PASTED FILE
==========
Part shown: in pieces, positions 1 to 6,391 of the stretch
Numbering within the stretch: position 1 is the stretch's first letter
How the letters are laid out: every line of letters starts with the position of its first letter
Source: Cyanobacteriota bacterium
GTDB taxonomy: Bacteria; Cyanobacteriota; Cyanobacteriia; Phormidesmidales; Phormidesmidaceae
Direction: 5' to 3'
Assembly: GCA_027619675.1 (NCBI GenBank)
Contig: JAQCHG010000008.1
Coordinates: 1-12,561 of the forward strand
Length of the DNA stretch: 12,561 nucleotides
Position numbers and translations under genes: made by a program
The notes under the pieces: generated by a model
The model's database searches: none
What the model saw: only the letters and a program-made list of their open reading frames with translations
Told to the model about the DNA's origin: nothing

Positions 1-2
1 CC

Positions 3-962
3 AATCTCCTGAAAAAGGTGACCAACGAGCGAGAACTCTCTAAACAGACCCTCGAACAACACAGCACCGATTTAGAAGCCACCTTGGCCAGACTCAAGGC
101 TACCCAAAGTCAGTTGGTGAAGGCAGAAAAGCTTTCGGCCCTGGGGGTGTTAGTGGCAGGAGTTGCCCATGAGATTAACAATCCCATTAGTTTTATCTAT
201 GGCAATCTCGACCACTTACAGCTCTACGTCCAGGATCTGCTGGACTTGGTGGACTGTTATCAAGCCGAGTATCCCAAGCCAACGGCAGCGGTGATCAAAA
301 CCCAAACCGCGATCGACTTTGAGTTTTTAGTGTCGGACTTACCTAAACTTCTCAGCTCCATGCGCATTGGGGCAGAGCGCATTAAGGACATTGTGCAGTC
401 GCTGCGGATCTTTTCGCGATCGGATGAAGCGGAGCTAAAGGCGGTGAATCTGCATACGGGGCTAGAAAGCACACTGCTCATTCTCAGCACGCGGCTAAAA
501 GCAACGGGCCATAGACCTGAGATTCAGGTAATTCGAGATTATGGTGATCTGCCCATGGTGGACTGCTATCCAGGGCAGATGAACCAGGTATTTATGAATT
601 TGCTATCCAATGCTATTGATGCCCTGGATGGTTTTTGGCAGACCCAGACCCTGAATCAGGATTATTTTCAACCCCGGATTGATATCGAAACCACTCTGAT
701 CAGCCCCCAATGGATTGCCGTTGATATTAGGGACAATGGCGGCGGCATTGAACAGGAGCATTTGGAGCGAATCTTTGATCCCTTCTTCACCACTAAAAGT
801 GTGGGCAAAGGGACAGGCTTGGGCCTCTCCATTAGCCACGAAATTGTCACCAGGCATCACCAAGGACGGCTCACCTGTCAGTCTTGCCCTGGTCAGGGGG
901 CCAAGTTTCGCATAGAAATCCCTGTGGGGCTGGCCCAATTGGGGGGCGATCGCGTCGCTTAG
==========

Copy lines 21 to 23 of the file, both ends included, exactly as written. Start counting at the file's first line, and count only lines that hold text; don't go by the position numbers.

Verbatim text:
201 GGCAATCTCGACCACTTACAGCTCTACGTCCAGGATCTGCTGGACTTGGTGGACTGTTATCAAGCCGAGTATCCCAAGCCAACGGCAGCGGTGATCAAAA
301 CCCAAACCGCGATCGACTTTGAGTTTTTAGTGTCGGACTTACCTAAACTTCTCAGCTCCATGCGCATTGGGGCAGAGCGCATTAAGGACATTGTGCAGTC
401 GCTGCGGATCTTTTCGCGATCGGATGAAGCGGAGCTAAAGGCGGTGAATCTGCATACGGGGCTAGAAAGCACACTGCTCATTCTCAGCACGCGGCTAAAA